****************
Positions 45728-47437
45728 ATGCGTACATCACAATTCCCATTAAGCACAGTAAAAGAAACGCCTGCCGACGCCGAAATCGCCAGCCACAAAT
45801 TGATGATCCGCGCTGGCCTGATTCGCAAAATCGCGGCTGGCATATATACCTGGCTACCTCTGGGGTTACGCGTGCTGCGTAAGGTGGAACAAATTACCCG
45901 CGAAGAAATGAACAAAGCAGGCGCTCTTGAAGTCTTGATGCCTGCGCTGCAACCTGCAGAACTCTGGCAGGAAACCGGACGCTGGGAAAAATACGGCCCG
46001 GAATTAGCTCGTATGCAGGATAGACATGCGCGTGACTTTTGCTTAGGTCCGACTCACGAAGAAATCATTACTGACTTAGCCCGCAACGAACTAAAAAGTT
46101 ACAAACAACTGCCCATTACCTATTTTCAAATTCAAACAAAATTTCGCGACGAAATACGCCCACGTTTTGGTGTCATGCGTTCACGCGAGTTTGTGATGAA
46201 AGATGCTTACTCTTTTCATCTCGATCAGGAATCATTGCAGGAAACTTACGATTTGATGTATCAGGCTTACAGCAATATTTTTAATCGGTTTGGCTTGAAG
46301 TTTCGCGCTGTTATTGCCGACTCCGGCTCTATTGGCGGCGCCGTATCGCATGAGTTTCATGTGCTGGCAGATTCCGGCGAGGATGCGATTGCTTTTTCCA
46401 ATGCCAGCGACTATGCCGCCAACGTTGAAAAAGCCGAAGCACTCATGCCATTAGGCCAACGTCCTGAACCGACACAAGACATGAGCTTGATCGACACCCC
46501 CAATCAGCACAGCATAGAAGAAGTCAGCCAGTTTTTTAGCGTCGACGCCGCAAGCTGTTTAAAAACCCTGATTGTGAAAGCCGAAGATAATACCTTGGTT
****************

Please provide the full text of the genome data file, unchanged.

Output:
Positions 45728-47437
45728 ATGCGTACATCACAATTCCCATTAAGCACAGTAAAAGAAACGCCTGCCGACGCCGAAATCGCCAGCCACAAAT
45801 TGATGATCCGCGCTGGCCTGATTCGCAAAATCGCGGCTGGCATATATACCTGGCTACCTCTGGGGTTACGCGTGCTGCGTAAGGTGGAACAAATTACCCG
45901 CGAAGAAATGAACAAAGCAGGCGCTCTTGAAGTCTTGATGCCTGCGCTGCAACCTGCAGAACTCTGGCAGGAAACCGGACGCTGGGAAAAATACGGCCCG
46001 GAATTAGCTCGTATGCAGGATAGACATGCGCGTGACTTTTGCTTAGGTCCGACTCACGAAGAAATCATTACTGACTTAGCCCGCAACGAACTAAAAAGTT
46101 ACAAACAACTGCCCATTACCTATTTTCAAATTCAAACAAAATTTCGCGACGAAATACGCCCACGTTTTGGTGTCATGCGTTCACGCGAGTTTGTGATGAA
46201 AGATGCTTACTCTTTTCATCTCGATCAGGAATCATTGCAGGAAACTTACGATTTGATGTATCAGGCTTACAGCAATATTTTTAATCGGTTTGGCTTGAAG
46301 TTTCGCGCTGTTATTGCCGACTCCGGCTCTATTGGCGGCGCCGTATCGCATGAGTTTCATGTGCTGGCAGATTCCGGCGAGGATGCGATTGCTTTTTCCA
46401 ATGCCAGCGACTATGCCGCCAACGTTGAAAAAGCCGAAGCACTCATGCCATTAGGCCAACGTCCTGAACCGACACAAGACATGAGCTTGATCGACACCCC
46501 CAATCAGCACAGCATAGAAGAAGTCAGCCAGTTTTTTAGCGTCGACGCCGCAAGCTGTTTAAAAACCCTGATTGTGAAAGCCGAAGATAATACCTTGGTT